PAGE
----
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FIGG: The New Frontier in Forensics

Forensic Investigative Genetic Genealogy (FIGG) has fast become a popular tool in criminal investigations since it first emerged in 2018. FIGG is a novel investigatory tool that has been applied to hundreds of unresolved cold cases in the United States to generate investigative leads and identify unknown individuals. Consumer DNA testing and the public’s increased curiosity about their own DNA and genetic ancestry have greatly contributed to the availability of human genetic data. Genetic genealogy has been a field of study/interest for many years as both amateur and professional genetic genealogists use consumer DNA data to explore genetic connections in family trees. FIGG encompasses this knowledge by applying advanced sequencing technologies to forensic DNA evidence samples and by performing genetic genealogy methods and genealogical research to produce possible identities of unknown perpetrators of violent crimes and unidentified human remains. This combination of forensic genetics, genetic genealogy, and genealogical research has formed a new subdiscipline within the forensic sciences (Dr. Claire L. Glynn, UNH Department of Forensic Science). This discussion will address the use of FIGG as a lead-generation tool for LEAs, the misconceptions associated with its use, and why the #DNAOptIn movement is so important.

Wednesday, May 17 | 7:30PM ET


Connie Bormans, Ph.D.

Dr. Bormans is the Director of Forensic Services at Gene by Gene, a privately owned laboratory located in Houston, TX. Gene by Gene was a pioneer in using DNA testing for ancestry and genetic genealogy before expanding into the field of clinical genetics and relationship testing. Connie joined Gene by Gene in 2006 as a laboratory manager and was a key architect in building the lab from the ground up as well as creating the policies and procedures required for clinical and medical testing.

Dr. Bormans has spent her entire career in molecular genetics and her expertise involves assay design, regulatory requirements, high throughput DNA analysis including STR, SNPs and DNA sequencing, relationship testing, clinical diagnostic testing and, most recently, investigative genetic genealogy use to solve law enforcement cold cases. She serves as an advisor for IGG legislation and is a member of the National Technology Validation and Implementation Collaborative (NTVIC) subcommittee of the Forensic Investigative Genetic Genealogy Technology Validation Group (FIGG-TVG).

Barbara Rae-Venter, J.D. Ph.D.

Dr. Rae-Venter is the Director of Investigative Genetic Genealogy at Gene by Gene. She also is the President and Founder of Firebird Forensics Group, Inc. a 501(3)(c) corporation that assists law enforcement with identifying suspects in violent crimes and identifying unidentified human remains.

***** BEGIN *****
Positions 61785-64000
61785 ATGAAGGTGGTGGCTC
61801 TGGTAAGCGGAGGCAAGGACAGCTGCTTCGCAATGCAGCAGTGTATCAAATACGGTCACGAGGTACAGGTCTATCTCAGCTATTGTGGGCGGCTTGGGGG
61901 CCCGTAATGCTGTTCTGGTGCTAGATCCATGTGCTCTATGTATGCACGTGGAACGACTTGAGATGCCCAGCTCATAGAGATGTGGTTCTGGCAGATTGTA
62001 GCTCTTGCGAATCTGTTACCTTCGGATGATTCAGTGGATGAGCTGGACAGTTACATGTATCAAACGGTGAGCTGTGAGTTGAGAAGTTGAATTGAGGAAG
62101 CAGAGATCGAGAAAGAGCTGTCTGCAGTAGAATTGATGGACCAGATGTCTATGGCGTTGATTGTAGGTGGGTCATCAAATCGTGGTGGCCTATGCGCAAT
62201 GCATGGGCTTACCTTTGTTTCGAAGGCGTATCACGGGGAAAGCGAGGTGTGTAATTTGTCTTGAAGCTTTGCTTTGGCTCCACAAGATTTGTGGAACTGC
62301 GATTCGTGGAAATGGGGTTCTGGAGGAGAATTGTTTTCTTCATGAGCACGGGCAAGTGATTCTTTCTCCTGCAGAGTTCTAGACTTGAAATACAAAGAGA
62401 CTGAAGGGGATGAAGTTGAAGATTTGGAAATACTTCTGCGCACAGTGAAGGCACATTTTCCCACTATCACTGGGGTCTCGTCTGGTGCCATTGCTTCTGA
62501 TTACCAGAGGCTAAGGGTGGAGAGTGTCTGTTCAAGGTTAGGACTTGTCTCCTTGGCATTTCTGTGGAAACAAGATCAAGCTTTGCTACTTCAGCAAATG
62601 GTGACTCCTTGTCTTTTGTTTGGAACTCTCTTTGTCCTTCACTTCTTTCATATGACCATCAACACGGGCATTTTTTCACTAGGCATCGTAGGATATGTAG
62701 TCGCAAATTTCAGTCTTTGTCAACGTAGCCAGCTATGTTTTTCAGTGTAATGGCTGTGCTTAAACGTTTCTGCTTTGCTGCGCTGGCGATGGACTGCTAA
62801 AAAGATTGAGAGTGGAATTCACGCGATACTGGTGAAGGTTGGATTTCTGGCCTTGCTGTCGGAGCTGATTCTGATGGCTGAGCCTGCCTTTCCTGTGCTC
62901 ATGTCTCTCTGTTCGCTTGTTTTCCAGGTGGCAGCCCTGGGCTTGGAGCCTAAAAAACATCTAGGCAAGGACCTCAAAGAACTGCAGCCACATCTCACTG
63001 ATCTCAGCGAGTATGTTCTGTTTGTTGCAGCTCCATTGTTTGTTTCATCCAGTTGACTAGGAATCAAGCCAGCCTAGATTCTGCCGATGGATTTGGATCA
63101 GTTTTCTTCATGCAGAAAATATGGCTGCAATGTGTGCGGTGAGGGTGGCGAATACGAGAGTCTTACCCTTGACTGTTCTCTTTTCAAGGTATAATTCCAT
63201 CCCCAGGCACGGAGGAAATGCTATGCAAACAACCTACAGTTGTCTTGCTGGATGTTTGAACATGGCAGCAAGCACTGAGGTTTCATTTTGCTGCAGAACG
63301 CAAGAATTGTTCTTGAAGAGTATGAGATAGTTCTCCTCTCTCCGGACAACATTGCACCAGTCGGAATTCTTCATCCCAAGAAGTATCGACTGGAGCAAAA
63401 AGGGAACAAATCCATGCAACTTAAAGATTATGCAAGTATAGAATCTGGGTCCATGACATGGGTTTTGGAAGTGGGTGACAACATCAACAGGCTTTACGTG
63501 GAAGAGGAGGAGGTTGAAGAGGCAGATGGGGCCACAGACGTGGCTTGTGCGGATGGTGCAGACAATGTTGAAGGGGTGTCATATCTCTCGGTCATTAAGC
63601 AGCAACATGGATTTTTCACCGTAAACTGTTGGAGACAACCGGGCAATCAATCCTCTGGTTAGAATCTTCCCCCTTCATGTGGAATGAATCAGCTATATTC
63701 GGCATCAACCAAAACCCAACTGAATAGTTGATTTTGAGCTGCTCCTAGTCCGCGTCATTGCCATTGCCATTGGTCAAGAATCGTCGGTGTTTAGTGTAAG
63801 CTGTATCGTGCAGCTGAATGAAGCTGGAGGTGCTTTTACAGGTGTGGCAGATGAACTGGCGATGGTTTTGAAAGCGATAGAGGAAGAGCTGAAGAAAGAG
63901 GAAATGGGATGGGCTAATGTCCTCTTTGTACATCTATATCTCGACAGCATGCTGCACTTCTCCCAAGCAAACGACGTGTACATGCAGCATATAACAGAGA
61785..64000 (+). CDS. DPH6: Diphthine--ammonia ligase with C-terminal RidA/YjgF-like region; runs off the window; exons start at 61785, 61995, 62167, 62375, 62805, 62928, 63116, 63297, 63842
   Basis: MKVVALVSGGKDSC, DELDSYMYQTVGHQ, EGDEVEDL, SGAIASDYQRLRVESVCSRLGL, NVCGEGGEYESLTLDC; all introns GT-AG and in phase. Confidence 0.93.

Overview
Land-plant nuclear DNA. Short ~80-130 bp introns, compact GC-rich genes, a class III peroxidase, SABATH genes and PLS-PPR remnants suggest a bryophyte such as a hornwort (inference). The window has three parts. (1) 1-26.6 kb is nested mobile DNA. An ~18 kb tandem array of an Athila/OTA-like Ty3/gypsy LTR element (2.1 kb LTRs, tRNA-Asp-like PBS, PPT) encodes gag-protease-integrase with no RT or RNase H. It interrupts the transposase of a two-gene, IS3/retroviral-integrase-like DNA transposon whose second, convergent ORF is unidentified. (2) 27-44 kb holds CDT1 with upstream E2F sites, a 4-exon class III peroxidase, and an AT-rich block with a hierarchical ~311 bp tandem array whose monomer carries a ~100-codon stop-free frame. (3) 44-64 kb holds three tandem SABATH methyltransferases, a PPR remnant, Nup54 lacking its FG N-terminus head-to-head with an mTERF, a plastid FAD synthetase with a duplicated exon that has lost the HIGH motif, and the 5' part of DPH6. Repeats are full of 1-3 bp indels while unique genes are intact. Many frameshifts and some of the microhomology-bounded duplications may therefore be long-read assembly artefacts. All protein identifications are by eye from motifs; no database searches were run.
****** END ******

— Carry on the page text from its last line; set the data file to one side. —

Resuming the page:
Dr. Rae-Venter is a retired intellectual property attorney. She earned a J.D. from the University of Texas at Austin Law School and a B.A. double major in Psychology and Biochemistry and a Ph.D. in Biology at the University of California at San Diego.

In 2015, Dr. Rae-Venter identified Lisa Jensen, abducted in infancy and abandoned by her abductor as a 5 year old. Identification of Lisa’s mother led to the NH State Police solving the murder of the Allenstown Four in Allenstown, NH. Barbara subsequently determined the true identify of Lisa’s abductor and suspected murderer of the Allenstown Four as Terry Peder Rasmussen.

She also assisted the FBI, Paul Holes (now retired), and the Sacramento DA’s office in identifying Joseph James DeAngelo as the notorious Golden State Killer and in total has assisted in solving about 70 cases.

Dr. Rae-Venter has been recognized by Nature as one of “10 People Who Mattered In Science In 2018” and as one of Time100’s Most Influential People of 2019.

Gena Steward

Gena Steward started her Law Enforcement career in 1986 and in 2020, retired after 34 years of service. Gena was the Forensic Specialist in charge of a local Police Crime Lab and the Supervisor of a 12-person Crime Scene Unit. She is a Certified Latent Fingerprint Examiner and an Arson/Post-Blast Investigator.

Gena attended many specialty trainings over the years, including Blood Spatter Analysis, DNA, Shoe Impression Analysis, Arson, and Explosives. Gena also attended the FBI Academy for in-service professionals at Quantico, Virginia. Before retirement, in 2019, she took on her Police Department’s most infamous outstanding cold cases and solved three of them with the new investigative tool known as Forensic Investigative Genetic Genealogy (FIGG).

Gena is a lifetime member of the International Association of Identification (IAI) and a past member of the California State Division of IAI. Gena is the past President of the Cogent’s California Automated Fingerprint Identification System (AFIS) user group, a past member of both CSDIAI Laws and Legislation sub-committee and the IAI Crime Scene subcommittee. Gena was a member of the District Attorney task force for Arson and Explosive Investigation. She has been a Las Positas College Adjunct Professor in Criminal Justice since 2006, currently teaching Criminal Investigation and Evidence. Gena was born and raised in the San Francisco Bay Area and received her Bachelor’s from Western Illinois University.

Moderated by

Delia D'Ambra

Delia D’Ambra

Delia is an investigative journalist who is known for her work as the producer and host of CounterClock podcast and Park Predators podcast for audiochuck. Her dedication to doggedly investigating unsolved crimes on behalf of the public and families has resulted in a variety of positive outcomes for victims of violent crimes whose voices have been silenced.